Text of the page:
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France was drifting toward the triumph of the parti dvot, the sinister reign of petticoat and cassock, the era of Maintenon and Tellier, and theOn the seventeenth, when the construction of the fort was well advanced, Frontenac called the chiefs to a grand council, which was held with all possible state and ceremony. His dealing with the Indians on this and other occasions was truly admirable. Unacquainted as he was with them, he seems to have had an instinctive perception of the treatment they required. His predecessors had never ventured to [Pg 93] address the Iroquois as "Children," but had always styled them "Brothers;" and yet the assumption of paternal authority on the part of Frontenac was not only taken in good part, but was received with apparent gratitude. The martial nature of the man, his clear, decisive speech, and his frank and downright manner, backed as they were by a display of force which in their eyes was formidable, struck them with admiration, and gave tenfold effect to his words of kindness. They thanked him for that which from another they would not have endured.
The Jesuits soon learned to make wine from wild grapes. Those in Maine and Acadia, at a later period, made good candles from the waxy fruit of the shrub known locally as the "bayberry."Talon, in his capacity of counsellor, friend, and father to all Canada, arranged the new settlements near Quebec in the manner which he judged best, and which he meant to serve as an example to the rest of the colony. It was his aim to concentrate population around this point, so that, should an enemy appear, the sound of a cannon-shot from the Chateau St. Louis might summon a numerous body of defenders to this the common point of rendezvous. * He bought a tract of land near Quebec, laid it out, and settled it as a model seigniory, hoping, as he says, to kindle a spirit of emulation among the new-made seigniors to whom he
It was this wretched fanatic who, through visions and revelations, had first conceived the plan of a hospital in honor of Saint Joseph at Montreal. ** He had found in Mademoiselle Mance a zealous and efficient pioneer; but the execution of his scheme required a community of hospital nuns, and Abrg de la Vie du Pre No?l Chabanel, MS. This anonymous paper bears the signature of Ragueneau, in attestation of its truth. See also Ragueneau, Relation, 1650, 17, 18. Chabanel's vow is here given verbatim.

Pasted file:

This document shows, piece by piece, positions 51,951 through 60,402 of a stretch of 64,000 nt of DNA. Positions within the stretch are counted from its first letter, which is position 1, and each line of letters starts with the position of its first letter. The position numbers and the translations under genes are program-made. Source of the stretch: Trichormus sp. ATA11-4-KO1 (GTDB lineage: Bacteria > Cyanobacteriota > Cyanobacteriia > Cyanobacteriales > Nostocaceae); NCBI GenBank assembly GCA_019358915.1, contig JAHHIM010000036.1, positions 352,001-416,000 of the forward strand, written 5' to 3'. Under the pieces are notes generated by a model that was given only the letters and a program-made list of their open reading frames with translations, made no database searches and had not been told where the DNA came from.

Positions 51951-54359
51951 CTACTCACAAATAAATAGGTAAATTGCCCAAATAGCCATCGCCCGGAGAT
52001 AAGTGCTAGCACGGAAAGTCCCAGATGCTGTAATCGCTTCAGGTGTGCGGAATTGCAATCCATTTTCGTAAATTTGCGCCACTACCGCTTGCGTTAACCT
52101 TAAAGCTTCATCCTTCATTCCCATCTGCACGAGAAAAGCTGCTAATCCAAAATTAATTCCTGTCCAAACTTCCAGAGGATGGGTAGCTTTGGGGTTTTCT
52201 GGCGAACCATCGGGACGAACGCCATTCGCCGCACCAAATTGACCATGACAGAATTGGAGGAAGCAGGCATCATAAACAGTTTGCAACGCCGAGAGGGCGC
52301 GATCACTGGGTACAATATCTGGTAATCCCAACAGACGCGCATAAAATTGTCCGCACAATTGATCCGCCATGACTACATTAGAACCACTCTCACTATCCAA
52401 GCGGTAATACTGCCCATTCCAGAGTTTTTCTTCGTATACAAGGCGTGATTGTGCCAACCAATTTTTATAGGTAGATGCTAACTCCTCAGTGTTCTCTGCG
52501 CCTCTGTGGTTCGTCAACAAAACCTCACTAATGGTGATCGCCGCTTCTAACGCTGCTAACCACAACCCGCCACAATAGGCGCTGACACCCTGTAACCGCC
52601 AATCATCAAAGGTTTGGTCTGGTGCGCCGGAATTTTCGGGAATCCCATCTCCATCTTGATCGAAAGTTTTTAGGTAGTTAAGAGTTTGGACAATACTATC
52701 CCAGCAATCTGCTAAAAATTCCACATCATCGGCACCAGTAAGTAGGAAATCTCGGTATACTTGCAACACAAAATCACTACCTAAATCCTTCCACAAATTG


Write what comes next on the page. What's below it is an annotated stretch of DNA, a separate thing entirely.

When your master wakes, tell him that a dream I had in my sleep compels me to return home at once. Beg him from me to go on as though I were still in his company.
The fifth, being pronounced out of his wits by the physicians, was sent home to his mother, at a village near Argentan, where two or three of his fellow zealots presently joined him. Among them, they persuaded his mother, who had hitherto been, devoted to household cares, to exchange them for a life of mystical devotion. These three or four persons, says Nicole, attracted others as imbecile as themselves. Among these recruits were a number of women, and several priests. After various acts of fanaticism, two or three days before last Pentecost, proceeds the narrator, they all set out, men and women, for Argentan. The priests had drawn the skirts of their cassocks over their heads, and tied them about their necks with twisted straw. Some of the women had their heads bare, and their hair streaming loose over their shoulders. They picked up filth on the road, and rubbed their faces with it, and the most zealous ate it, saying that it was necessary to mortify the taste. SomeCONSPIRACY.
Henceforth few traces remain of the fortunes of Verrazzano. Ramusio affirms, that, on another voyage, he was killed and eaten by savages, in sight of his followers; and a late writer hazards the conjecture that this voyage, if made at all, was made in the service of Henry the Eighth of England. But a Spanish writer affirms that, in 1527, he was hanged at Puerto del Pico as a pirate, and this assertion is fully confirmed by authentic documents recently brought to light.But how was La Salle employed in the following year? The same memoir has its solution to the [Pg 31] problem. By this it appears that the indefatigable explorer embarked on Lake Erie, ascended the Detroit to Lake Huron, coasted the unknown shores of Michigan, passed the Straits of Michilimackinac, and, leaving Green Bay behind him, entered what is described as an incomparably larger bay, but which was evidently the southern portion of Lake Michigan. Thence he crossed to a river flowing westward,evidently the Illinois,and followed it until it was joined by another river flowing from the northwest to the southeast. By this, the Mississippi only can be meant; and he is reported to have said that he descended it to the thirty-sixth degree of latitude; where he stopped, assured that it discharged itself not into the Gulf of California, but into the Gulf of Mexico, and resolved to follow it thither at a future day, when better provided with men and supplies.